For the first few legs of the Mongol Derby, there is at least some semblance of clarity. Those of us following the race from afar are able to cobble together a semi-cohesive narrative of what the heck is going on out there–where the riders are, their general state of well being, their placement in the pack. But as the field spreads out and pandemonium sets in, our handle on it begins to disintegrate.
We are now on the eve of the 10-day race’s halfway point, and trying to keep up is a mental exercise akin to watching a swim race in a pool full of talcum powder; every now and again a body part pops out of the water then disappears again. It’s a debacle out there, that much is for sure, but the specifics elude. The struggle is real even at Derby HQ, which tweeted yesterday:
“For those of you currently scratching heads as to who is beating who in this melee, rest assured it all gets logged and there will be placings, but the priority for now is letting people ride, managing the (INSANE) risk of being out, solo, in Mongolia, on horses, and giving 44 riders of different ambitions and abilities their best possible chance of riding 1000kms. Anyone who mounts up tomorrow for another round deserves your respect and admiration.”
Among those who will be hoisting themselves into the saddle for day 5 is Practical Horseman associate editor Jocelyn Pierce, who is out cold for the night at horse station #15. Jocelyn is smiling in every photo we’ve seen of her during this high-speed misfit debacle and seems to have evaded most variations of catastrophe thus far *knocks on wood*. She’s still very much in the hunt and her fan club couldn’t be prouder!
Texas wunderkind Devan Horn continues to dominate the race on a substantial lead. Every now and again another rider gets within striking distance, at which point she up and leaves them in the dust again. Her day 4 final resting place is horse station #18.
The nearest riders are Aussies Adrian Corboy and Annabel Neasham at horse station #17; they stand a chance to gain ground on Devan tomorrow as a vet penalty will delay her start. The rest of the field is strung out across the previous four horse stations as the passage of time exposes every rider’s truth: who’s in it to win it, who’s there on a lark, who came prepared, who is in over their head.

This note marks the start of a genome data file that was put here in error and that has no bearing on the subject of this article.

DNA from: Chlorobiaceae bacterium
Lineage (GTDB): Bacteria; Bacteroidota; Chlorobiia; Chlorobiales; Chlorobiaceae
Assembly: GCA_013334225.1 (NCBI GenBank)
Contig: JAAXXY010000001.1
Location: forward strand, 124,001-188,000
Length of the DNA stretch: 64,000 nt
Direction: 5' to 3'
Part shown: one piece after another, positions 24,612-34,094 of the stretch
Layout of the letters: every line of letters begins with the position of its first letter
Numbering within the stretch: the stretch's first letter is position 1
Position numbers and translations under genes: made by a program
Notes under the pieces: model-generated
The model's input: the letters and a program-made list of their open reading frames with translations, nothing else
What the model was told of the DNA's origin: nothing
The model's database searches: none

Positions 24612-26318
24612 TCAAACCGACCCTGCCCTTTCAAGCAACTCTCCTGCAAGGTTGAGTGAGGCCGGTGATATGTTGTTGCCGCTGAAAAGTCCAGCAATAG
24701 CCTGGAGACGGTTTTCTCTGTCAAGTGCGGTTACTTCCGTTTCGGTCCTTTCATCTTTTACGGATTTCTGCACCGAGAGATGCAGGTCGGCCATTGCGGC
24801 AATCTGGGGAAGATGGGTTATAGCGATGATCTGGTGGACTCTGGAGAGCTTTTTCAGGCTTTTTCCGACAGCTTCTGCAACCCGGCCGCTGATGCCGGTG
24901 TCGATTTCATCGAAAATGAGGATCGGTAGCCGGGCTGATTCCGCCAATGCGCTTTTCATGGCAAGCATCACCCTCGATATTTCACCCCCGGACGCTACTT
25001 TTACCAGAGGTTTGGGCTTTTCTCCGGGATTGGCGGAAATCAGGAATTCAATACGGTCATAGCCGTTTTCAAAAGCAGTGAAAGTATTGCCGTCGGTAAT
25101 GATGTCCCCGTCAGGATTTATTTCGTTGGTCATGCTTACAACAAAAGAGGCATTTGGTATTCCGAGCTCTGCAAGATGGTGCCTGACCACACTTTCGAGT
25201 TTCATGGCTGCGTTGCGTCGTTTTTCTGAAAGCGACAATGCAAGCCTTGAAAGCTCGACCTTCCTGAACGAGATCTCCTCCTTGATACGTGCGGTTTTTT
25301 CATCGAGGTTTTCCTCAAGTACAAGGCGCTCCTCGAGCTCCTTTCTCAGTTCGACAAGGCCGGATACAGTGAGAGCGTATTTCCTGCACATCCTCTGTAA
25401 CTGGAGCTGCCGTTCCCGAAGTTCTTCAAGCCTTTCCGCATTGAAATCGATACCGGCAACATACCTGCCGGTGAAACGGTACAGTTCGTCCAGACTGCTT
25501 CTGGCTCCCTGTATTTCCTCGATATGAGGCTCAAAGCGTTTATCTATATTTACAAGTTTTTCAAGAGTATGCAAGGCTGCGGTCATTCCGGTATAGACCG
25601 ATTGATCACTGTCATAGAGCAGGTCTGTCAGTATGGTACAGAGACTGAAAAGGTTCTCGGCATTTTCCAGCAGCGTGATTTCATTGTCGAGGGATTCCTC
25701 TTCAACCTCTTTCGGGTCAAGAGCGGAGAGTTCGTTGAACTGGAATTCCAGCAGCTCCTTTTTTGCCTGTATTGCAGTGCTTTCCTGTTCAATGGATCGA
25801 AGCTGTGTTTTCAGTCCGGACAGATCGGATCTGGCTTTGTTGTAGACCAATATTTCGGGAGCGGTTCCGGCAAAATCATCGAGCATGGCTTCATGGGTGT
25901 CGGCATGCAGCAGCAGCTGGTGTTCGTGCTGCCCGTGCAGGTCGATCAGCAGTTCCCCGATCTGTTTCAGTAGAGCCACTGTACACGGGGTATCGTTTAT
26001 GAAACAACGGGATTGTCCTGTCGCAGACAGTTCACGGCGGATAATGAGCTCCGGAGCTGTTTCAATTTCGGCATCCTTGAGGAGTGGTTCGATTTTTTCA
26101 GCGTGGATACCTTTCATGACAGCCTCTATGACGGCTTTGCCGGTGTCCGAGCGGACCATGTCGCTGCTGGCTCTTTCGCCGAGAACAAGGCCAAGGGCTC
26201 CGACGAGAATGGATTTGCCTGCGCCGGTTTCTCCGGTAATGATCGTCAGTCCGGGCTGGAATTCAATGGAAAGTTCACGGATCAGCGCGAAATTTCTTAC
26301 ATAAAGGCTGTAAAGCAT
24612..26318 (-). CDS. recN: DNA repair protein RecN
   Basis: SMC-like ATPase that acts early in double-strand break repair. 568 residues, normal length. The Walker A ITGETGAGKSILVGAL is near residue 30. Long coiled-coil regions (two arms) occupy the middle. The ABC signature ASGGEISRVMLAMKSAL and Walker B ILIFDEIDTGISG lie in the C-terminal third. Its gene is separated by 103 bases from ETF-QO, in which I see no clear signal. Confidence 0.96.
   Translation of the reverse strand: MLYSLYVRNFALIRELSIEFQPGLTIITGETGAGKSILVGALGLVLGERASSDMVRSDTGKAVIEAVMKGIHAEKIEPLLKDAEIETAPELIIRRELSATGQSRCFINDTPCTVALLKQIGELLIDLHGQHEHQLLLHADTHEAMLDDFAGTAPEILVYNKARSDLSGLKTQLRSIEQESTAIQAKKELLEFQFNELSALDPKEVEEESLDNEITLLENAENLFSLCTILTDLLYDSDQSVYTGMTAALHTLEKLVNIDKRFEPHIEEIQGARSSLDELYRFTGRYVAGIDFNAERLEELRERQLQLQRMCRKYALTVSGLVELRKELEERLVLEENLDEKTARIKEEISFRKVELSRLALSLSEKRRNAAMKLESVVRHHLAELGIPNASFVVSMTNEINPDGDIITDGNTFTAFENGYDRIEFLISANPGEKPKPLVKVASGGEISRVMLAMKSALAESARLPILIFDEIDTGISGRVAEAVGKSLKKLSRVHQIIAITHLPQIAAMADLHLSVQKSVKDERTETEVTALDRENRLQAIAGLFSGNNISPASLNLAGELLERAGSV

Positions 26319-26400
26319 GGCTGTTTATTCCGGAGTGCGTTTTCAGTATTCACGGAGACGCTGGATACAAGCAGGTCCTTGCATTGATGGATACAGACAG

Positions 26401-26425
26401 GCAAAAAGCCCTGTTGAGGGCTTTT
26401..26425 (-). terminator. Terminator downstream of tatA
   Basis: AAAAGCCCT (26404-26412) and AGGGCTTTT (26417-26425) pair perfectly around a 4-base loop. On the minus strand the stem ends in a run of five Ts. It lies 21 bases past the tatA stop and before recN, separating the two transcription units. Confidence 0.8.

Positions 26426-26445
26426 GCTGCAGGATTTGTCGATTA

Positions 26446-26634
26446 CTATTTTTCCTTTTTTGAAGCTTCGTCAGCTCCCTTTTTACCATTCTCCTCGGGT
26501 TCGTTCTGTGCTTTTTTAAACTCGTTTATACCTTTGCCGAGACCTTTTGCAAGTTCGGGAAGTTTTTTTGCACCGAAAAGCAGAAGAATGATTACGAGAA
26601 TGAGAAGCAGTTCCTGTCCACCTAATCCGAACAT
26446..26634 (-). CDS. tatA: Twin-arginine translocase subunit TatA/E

Forty riders now remain, with a small handful of retirements from injury or just plain “I’ve had plenty enough fun and I’m ready to go home now, thank you very much.” Heather ‘Flash’ Accardo, 37, from Louisiana was the latest victim having broken her collarbone in a bad fall today. Others are having a tough go of it — by now everyone has a battle scar or two, and a few riders are battling a horrible-sounding stomach bug — but they’re buggering on.
What will tomorrow bring? The riders at the top of the field face a swim across the flood-swollen Kherlen River 5 kilometers out from horse station #18. Sounds a bit treacherous, but according to Derby HQ: “If it’s anything like the usual hazards of Mongolia, the horses will just sigh, roll up sleeves and crack on, while all the humans watch from between their fingers.”
We’ll be here watching from between our fingers, too. Until tomorrow ….
Missed out on the earlier stories? Get caught up on all the action!
Practical Horseman Associate Editor Jocelyn Pierce is competing in the Mongol Derby, a 600-mile expedition considered the longest and toughest horse race in the world, Aug. 8-27. Here’s how to follow the action, sponsored by Mane ‘n Tail and SmartPak:
• Visit Practical Horseman for daily race recaps and Jocelyn updates from 2017 Derby finisher Leslie Wylie
• Follow Jocelyn’s progress live via her GPS tracker, read official reports via the Derby website, and follow @mongolderbylive on Twitter
• Tune in for Derby Dot Watch Party podcasts presented by Horse Radio Network in partnership with Practical Horseman, broadcast live nightly at 8 p.m. EST